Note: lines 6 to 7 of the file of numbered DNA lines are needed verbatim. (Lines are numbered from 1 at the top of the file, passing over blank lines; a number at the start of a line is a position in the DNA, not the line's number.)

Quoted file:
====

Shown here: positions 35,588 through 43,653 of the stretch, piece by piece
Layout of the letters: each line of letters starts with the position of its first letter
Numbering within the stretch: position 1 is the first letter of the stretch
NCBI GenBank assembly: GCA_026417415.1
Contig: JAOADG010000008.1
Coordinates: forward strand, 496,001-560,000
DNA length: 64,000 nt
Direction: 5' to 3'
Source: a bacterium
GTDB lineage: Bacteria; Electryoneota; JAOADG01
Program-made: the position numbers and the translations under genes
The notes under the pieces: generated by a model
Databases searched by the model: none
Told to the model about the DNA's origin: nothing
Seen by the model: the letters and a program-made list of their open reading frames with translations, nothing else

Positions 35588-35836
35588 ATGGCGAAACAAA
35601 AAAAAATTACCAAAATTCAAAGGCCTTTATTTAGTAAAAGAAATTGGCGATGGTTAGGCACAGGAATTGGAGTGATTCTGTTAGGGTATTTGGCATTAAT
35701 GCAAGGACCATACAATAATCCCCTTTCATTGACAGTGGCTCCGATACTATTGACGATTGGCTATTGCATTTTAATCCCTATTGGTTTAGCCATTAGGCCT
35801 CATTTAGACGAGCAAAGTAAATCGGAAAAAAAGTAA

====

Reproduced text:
Coordinates: forward strand, 496,001-560,000
DNA length: 64,000 nt